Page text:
I'm just going to come out and say it. When I heard that Patriot was going to release RAM under the Intel Extreme Masters name I really thought we'd see some high speed kits. Not the PC3-15000 1866MHz DDR kit that we're looking at today.
Thinking about it a little more, though, it doesn't come as a shock that anything with Intel branding is on the lenient side of things. While Intel has indeed made what can probably be said the best overclocking CPUs in the world, overclocking isn't something they tend to focus on or promote. So, really, in the end, the lower speeds that these Intel Extreme Masters memory kits come in at aren't a huge shock.
That aside and moving onto the memory kit itself, the first thing I've got to talk about is the color of the heatsink. The blue looks absolutely awesome. As for the heatsink design it follows the new Viper 3 design from Patriot.
The other thing that stands out for us is the black PCB. It seems like something so simple, but we continue to see companies ignore it and instead opt for the ugly green option that we see on offer from most companies. Against the blue it again looks great, and it's just great to see Patriot opt for it here.
As we flip over one of the modules we can take a closer look at what exactly is going on with each side. One side has the Intel Extreme Masters logo in the middle and on the left side we can see that Patriot make note they're official sponsors of the Intel Extreme Masters or IEM as it's better known as. We can also see that they're a limited edition kit.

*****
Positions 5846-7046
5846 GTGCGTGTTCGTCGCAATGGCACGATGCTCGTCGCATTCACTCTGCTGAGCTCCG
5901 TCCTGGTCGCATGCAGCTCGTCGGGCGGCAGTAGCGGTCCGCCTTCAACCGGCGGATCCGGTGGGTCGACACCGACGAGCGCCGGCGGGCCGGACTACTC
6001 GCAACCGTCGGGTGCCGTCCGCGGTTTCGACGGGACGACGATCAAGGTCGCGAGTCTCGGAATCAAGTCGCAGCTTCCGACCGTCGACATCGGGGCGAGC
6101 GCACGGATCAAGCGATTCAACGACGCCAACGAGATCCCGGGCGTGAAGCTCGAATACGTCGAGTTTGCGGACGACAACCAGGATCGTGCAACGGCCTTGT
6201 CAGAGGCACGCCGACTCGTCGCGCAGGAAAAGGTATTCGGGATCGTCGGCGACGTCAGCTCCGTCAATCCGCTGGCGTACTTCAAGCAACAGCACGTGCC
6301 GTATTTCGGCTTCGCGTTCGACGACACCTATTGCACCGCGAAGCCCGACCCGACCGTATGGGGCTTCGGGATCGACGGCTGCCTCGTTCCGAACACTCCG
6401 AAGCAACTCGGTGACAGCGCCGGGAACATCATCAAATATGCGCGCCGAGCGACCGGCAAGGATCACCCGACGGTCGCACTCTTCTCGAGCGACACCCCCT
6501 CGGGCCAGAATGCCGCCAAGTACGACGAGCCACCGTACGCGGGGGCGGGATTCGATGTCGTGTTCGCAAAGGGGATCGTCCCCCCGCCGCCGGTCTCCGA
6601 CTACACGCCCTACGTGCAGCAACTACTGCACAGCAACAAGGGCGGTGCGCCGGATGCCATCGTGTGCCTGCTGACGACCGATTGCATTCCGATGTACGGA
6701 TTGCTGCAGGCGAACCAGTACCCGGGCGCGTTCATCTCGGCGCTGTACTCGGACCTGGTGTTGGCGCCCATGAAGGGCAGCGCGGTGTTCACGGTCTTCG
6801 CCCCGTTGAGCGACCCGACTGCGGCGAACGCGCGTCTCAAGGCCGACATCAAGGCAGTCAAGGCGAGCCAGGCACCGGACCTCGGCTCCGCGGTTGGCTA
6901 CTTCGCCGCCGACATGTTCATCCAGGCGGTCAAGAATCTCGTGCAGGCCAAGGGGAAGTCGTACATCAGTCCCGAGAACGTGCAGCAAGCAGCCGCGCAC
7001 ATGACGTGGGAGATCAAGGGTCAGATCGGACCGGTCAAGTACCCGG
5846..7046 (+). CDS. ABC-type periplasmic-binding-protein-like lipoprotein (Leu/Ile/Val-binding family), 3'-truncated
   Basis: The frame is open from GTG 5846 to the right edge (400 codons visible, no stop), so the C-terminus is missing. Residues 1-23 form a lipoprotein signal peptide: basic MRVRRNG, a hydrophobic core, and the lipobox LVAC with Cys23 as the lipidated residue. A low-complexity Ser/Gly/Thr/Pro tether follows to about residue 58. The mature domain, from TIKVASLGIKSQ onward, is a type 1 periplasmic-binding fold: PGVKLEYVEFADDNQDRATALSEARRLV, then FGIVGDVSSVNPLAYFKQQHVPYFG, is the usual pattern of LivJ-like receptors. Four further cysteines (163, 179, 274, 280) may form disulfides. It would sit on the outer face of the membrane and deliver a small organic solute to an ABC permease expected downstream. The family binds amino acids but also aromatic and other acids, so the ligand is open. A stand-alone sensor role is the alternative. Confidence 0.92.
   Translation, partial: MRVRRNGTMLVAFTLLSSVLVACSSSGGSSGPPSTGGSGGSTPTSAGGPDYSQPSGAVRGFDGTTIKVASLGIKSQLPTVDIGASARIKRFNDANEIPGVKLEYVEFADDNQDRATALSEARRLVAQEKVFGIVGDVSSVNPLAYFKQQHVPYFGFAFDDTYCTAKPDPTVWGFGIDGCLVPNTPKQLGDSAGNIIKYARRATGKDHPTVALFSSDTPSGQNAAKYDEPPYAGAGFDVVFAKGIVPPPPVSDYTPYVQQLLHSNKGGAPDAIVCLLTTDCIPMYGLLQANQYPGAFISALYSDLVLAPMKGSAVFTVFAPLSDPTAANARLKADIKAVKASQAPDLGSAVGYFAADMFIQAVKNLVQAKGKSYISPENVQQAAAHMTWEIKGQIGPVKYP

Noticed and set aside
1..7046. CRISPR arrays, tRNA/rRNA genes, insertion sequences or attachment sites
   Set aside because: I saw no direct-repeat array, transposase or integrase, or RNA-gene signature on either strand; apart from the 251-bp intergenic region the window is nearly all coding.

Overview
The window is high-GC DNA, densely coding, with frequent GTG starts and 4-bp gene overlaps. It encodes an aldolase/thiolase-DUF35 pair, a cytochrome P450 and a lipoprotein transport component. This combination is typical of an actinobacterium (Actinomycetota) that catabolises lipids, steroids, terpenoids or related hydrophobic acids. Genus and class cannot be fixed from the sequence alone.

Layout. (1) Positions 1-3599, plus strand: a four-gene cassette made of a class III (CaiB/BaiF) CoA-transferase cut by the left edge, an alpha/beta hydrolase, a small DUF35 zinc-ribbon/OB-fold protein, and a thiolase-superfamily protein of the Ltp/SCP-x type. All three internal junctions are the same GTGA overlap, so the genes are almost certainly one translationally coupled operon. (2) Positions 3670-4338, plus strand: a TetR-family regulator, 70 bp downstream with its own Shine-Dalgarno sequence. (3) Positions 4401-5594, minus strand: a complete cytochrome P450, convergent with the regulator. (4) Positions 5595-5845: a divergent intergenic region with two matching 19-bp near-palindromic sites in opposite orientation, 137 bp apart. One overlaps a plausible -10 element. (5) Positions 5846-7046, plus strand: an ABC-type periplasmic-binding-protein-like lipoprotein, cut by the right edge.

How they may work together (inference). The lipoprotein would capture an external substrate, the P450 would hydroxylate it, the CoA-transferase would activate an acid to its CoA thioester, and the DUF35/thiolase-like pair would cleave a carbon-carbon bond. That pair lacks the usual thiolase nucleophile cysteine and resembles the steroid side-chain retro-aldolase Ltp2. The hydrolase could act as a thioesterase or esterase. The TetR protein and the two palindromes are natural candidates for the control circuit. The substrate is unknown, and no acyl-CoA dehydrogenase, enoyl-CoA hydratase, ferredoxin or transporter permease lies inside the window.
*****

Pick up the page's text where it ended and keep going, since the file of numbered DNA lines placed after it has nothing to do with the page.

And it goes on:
Turning over to the other side we can see the overall design is similar with the Patriot logo across the top. The main difference is we lose most of the text across the middle of the kit. Instead we've got a sticker in the middle that gives us a rundown on the main information which we'll take a closer look at now.
As we move in closer at the sticker on the kit we can see the main details of the kit including the model and part number. We also see the main details when it comes to the kit itself. You can see we're dealing with a 16GB kit and just below you can see it's in the form of two 8GB modules.